IN school we were repeatedly told that two-thirds of the earth’s surface was water. The geography teacher would draw the globe, mark the continents and then colour the rest of the circle blue denoting water. Next we were told about glaciers that store huge amounts of freshwater. But nobody taught us that, invisible to us, there was even more water — groundwater — crammed between rock and sediment in the form of massive aquifers hundreds of feet below.
Even water managers and hydrologists who talk about harnessing and diverting surface water through building large and small infrastructure projects have failed to deliberate on the virtues, and therefore protection, of groundwater. In fact, experts acknowledge their understanding of groundwater, as compared to surface water systems, is limited.
Groundwater is indeed a “most poorly understood” resource in a country where water is otherwise a “hotly debated” subject, stated a recent World Bank report Groundwater in Pakistan’s Indus Basin: Present and Future Prospects. With an estimated 10,000 billion cubic metres of water in the Indus Basic aquifer, Pakistan has at least 80 times more water underneath than its three biggest dams and thus required “deliberative and careful management” according to Basharat Saeed, one of the report’s authors and a water resources specialist at the bank.
A runaway population, expanding agriculture and industry, climate variability and water quality are big threats to groundwater. Recently, lawmakers were briefed on the need for legislation regarding its abstraction. Scarce and depleting resources require better regulation, they were told by water experts.
Groundwater is indeed ‘most poorly understood’.
Today, Pakistan stands fourth in groundwater abstraction after India, China and the US. The Indus aquifer is the second-most overstressed aquifer in the world. Weak implementation of environmental laws, low investment in wastewater treatment, and unmanaged, unlicensed expansion of pumping infrastructure have turned pristine water toxic — 70 per cent of this is drunk by Pakistanis. Up to two-thirds of groundwater recharge in Punjab and Sindh is seepage from the surface irrigation system. But while over-abstraction is causing rapid depletion of groundwater (over 30,000 square kilometres of irrigated land in Punjab and Balochistan), more than 56,000 sq km of fertile land in Sindh is waterlogged.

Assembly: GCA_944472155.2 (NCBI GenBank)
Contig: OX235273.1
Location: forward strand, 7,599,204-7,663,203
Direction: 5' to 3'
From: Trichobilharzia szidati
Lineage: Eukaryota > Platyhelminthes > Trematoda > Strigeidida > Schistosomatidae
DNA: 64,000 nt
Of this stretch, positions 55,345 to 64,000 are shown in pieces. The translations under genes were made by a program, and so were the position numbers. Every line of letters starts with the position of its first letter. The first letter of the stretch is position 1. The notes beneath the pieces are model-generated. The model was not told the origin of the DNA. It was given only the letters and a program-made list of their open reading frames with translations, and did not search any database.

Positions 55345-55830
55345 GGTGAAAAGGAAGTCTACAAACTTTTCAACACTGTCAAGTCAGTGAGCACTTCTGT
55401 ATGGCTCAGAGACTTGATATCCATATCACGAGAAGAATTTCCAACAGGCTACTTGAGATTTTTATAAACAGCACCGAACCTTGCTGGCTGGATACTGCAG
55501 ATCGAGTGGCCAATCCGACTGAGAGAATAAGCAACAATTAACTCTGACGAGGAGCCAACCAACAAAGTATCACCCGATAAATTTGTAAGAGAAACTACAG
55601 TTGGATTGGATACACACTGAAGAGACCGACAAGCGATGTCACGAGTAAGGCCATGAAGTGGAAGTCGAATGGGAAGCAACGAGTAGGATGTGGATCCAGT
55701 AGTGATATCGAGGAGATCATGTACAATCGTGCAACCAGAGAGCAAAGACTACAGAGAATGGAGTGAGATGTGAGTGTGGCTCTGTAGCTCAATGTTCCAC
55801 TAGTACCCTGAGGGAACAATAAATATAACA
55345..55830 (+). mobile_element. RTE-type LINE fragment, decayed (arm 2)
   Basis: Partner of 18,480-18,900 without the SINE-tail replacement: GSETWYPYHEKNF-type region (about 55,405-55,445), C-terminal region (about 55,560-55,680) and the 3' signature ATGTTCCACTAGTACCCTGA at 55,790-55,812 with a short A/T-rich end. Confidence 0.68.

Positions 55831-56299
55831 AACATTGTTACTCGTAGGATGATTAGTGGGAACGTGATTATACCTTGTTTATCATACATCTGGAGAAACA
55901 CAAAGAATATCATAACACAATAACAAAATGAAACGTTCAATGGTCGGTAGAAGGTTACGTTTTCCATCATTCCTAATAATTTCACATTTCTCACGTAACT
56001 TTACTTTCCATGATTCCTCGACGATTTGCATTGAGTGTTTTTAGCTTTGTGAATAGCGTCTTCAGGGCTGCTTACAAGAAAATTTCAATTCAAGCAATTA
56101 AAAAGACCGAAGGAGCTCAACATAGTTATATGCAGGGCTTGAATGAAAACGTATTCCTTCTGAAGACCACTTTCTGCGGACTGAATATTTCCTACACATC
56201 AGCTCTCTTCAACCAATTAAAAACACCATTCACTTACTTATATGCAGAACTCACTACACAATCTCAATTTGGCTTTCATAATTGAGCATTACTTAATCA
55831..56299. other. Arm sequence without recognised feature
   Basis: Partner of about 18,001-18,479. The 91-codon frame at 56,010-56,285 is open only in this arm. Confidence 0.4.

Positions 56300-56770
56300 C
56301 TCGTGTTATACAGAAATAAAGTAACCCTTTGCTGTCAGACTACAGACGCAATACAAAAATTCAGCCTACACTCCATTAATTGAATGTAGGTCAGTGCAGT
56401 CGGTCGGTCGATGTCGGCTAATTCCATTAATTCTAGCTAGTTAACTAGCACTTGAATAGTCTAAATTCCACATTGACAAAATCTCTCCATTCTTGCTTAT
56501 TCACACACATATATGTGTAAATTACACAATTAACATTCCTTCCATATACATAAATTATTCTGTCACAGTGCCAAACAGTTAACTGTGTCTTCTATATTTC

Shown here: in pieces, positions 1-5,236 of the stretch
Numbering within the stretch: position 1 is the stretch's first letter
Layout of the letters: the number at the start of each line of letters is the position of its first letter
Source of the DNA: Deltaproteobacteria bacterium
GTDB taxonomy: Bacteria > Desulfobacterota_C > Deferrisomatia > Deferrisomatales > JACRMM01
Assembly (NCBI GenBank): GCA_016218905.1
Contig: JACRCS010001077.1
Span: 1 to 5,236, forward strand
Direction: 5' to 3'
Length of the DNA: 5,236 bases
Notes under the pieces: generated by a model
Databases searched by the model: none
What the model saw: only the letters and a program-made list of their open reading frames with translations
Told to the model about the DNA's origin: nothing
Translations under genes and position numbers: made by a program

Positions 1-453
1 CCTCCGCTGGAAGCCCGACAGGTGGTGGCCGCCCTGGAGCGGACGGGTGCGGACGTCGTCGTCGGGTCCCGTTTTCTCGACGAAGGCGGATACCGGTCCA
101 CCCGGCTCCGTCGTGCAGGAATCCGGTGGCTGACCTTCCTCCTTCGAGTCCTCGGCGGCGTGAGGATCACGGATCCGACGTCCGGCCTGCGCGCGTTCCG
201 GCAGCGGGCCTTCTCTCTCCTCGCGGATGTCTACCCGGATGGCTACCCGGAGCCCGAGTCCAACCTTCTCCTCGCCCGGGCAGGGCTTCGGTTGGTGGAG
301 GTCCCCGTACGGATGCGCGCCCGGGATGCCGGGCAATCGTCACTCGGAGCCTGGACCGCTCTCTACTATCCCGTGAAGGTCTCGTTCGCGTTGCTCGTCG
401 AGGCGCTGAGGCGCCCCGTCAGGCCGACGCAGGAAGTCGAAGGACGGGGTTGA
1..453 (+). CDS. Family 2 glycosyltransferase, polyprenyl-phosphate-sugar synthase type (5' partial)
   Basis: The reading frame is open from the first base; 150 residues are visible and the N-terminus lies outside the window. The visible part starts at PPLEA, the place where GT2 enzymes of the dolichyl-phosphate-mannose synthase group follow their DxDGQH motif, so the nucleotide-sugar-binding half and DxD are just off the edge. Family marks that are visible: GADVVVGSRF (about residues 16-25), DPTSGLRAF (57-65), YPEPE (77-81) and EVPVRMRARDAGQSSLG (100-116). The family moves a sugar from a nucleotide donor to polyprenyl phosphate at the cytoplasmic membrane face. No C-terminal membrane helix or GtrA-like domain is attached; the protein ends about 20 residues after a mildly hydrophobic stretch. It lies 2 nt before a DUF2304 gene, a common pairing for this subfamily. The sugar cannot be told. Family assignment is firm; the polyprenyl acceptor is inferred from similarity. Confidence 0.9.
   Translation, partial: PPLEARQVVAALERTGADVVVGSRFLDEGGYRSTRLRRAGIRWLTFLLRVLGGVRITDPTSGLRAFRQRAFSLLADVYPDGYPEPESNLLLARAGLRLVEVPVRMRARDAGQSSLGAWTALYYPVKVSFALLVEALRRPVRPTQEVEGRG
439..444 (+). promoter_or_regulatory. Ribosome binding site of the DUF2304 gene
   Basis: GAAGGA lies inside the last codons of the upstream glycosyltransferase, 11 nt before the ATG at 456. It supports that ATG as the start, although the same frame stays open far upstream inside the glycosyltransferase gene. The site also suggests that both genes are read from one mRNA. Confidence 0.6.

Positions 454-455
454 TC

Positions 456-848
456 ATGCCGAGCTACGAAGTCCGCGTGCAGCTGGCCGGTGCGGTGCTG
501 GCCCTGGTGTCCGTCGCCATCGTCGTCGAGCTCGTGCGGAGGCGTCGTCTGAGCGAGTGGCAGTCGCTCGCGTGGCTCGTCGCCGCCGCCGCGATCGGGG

Pakistan’s 2018 National Water Policy has tried to address the issue of over-abstraction. But there seems to be little progress. However, Balochistan has had a Groundwater Rights Administration Ordinance since 1978 and the Balochistan Groundwater Rights Administration Rules, 2014. Both remain unimplemented.
The more recent groundwater laws in Punjab (2019) and KP (2020), explained legal expert Ahmad Rafay Alam, have taken water out of the riparian doctrine and brought it to the 21st century to make it obligatory for all to use this resource sustainably. These may lead to end-of-glory days for those who took cover for over-abstraction under the colonial legislation of the Indian Easements Act of 1882, especially for agriculture. For now, these laws are lifeless. The implementing authorities and the commissions to be set up have either not been formed, remain non-functional or were never convened.
It is time legislators in Sindh and Balochistan also drafted their respective water laws. But since water characteristics and abstraction levels vary from region to region, policymakers should be mindful of what is suited to each province’s context instead of copy-pasting the law as in KP’s case.
The Punjab law (and thus the KP law) puts huge responsibility on the commission that must ensure quality-standard water and sewerage services, prevent wastage and misuse, give policy direction, etc. It must have political and administrative representation from seven different departments and ministries. The provincial authorities are the enforcers of all orders pertaining to water and sewerage (including pricing, approving assignments of water and sewerage services, non-payment issues) and resolve disputes around the same eg in irrigation, plumbing, private water tankers etc.
Along with laws, getting frequent, regular and reliable data for groundwater levels and salinity is important to understand short-term fluctuations as it is hard to plan if you do not know how much water is being used, said Saeed. Currently, these readings are taken twice a year, pre- and post-monsoon, and at just the canal command areas of Punjab. Sindh has stopped this exercise altogether.
But getting it right may take time. As pointed out by Dr Imran Khalid at WWF-Pakistan’s governance and policy section, “Given the scope and scale of the problem and lack of capacities within the relevant departments it is difficult to expect wholesale changes in our collective attitudes towards groundwater management.”
The writer is a freelance journalist based in Karachi.
Published in Dawn, July 20th, 2021